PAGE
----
My response, was not to serenely smile as the vintage housewives of past would. Actually they would have been up at dawn's break and greeted their loved ones with baked goodness, all the while looking resplendent in their waisted fitting frocks and heels with perfectly groomed hair and cherry red lips. Not me! This morning, in my daggy old tee shirt and hair looking like a bird's nest, I was as far from my vintage pre-decessors as can be.
My response was something like this, 'Soooooo, you think I don't pick up after myself huh? Maybe that is because I am too busy picking up after seven other people in the house who seem to have 'dropsy syndrome', and then I have the privilege of feeding everyone copious times a day, oh, and home schooling number two child, and then, when I am really dead on my feet, I get to run 6kms just so I can have 30 mins to myself to clear my head!'
It wasn't pretty.
OBH snuck out the door to work and hasn't been heard from since.
However, some wise and sage advice came from afar, who pointed out that this particular 'slump' I was in was neither beneficial nor productive and that I should be grateful for my lot in life and look at the positives of my day. Easier to give advice than take it, I say!

Smelly Boys

My boys are getting smelly. I have two (six and nine years) and have noticed of late that their bedroom has a distinctive whiffy odour, quite pungent in the morning, particularly after a whole night of excreting 'boy air'!
It is not just the stale clothes, shoved in toy boxes or even the crusty old undies under the bed. It is more just the changing smell of two boys (one in particular) who is growing up and smelling older. Maybe it is pre-teen sweat glands firing into action and running out of his every pore or it could just be general gasses from last nights' dinner. Whatever it is, I know that soon I will need to open their bedroom door armed with protective head gear and a can of Glen 20 to sweeten the air. It might help also if the window was opened from time to time and probably help enormously, if I washed their sheets more than once every few months (seriously - but that's a secret!).
Now girls, on the other hand, always smell sweet and lovely. It is as if they are surrounded by hues of lavender and rose, washed in passion fruit and kiwi extracts with a slight hint of sugar and musk. Ok, bit over the top, but honestly the girls' bedrooms do not smell like the boys. However, the exception is the twin babies and their morning poo ritual which they manage to ceremoniously dump in their already urine soaked nappies just before they wish to arise for the day and greet the family.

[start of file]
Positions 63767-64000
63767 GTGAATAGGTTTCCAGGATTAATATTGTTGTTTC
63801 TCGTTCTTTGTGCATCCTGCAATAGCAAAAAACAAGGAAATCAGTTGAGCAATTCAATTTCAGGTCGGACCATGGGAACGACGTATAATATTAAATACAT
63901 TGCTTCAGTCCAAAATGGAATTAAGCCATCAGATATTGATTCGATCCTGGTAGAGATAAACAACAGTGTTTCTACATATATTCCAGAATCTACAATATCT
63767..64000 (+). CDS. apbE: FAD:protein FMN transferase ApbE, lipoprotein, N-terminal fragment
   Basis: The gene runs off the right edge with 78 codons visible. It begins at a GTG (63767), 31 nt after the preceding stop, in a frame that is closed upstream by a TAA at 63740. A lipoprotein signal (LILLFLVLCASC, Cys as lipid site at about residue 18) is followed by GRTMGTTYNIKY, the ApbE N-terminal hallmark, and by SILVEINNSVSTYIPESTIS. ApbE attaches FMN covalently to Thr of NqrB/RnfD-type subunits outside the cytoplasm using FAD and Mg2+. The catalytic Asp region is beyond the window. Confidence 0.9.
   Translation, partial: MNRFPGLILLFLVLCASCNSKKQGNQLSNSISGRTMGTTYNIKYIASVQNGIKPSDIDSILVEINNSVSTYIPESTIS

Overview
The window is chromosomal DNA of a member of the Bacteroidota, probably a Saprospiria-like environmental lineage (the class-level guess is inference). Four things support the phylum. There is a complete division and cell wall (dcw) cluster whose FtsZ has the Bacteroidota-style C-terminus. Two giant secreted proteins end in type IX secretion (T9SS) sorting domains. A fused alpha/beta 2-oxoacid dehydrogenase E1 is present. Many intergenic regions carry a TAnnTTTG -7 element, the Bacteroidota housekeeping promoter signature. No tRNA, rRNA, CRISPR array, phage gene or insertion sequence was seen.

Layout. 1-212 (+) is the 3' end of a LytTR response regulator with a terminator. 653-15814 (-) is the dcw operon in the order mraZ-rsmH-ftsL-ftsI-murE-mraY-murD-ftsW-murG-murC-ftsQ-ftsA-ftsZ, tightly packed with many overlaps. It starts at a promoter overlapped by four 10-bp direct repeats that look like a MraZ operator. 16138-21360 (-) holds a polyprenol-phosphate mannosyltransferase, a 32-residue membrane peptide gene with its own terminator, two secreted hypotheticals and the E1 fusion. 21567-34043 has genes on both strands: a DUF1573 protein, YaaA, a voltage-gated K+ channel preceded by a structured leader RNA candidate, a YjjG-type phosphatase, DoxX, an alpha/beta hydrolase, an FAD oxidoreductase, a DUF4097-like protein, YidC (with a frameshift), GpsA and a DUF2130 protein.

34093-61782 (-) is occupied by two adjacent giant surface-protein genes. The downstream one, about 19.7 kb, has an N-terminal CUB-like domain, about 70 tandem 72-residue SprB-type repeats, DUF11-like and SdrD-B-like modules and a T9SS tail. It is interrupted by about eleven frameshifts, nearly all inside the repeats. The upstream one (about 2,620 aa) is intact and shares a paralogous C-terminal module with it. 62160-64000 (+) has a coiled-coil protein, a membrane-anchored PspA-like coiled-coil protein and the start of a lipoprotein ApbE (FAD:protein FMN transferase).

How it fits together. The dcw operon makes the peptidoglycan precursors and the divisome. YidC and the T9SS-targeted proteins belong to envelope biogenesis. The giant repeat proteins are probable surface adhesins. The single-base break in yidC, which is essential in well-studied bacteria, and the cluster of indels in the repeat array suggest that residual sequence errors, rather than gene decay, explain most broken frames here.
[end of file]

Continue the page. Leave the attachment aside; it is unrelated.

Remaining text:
I do have to state however, that my boys smell absolutely divine after they have showered, gelled their hair and used their dad's aftershave. To be able to bury my nose into their necks and have a good sniff of their loveliness is a treat and I dare say, not to be enjoyed much longer before it is out out of bounds for my sensitive sniffer!

Monday, 16 August 2010

Downward Dog

Our number five and six babies are becoming little people of their own, with distinct personalities and quirky, unique behaviour.

Twin number two, as she will forever be known, has just started a very interesting exercise routine which she can't seem to not do. We call it 'the dead dog' but I think the correct phrase is actually coined from Yoga (not something I practice) being the 'downward dog' position. Either way, number two spends most of her time with her bottom in the air, legs straight as a pin and her head balanced on the ground. Her core muscles must be in top condition and we are anticipating the six pack to emerge on her tight little tummy any day. Sometimes this pose is conducted with hands flat on the floor. Other times it is no hands and just a cheeky little smile can be seen from between her legs.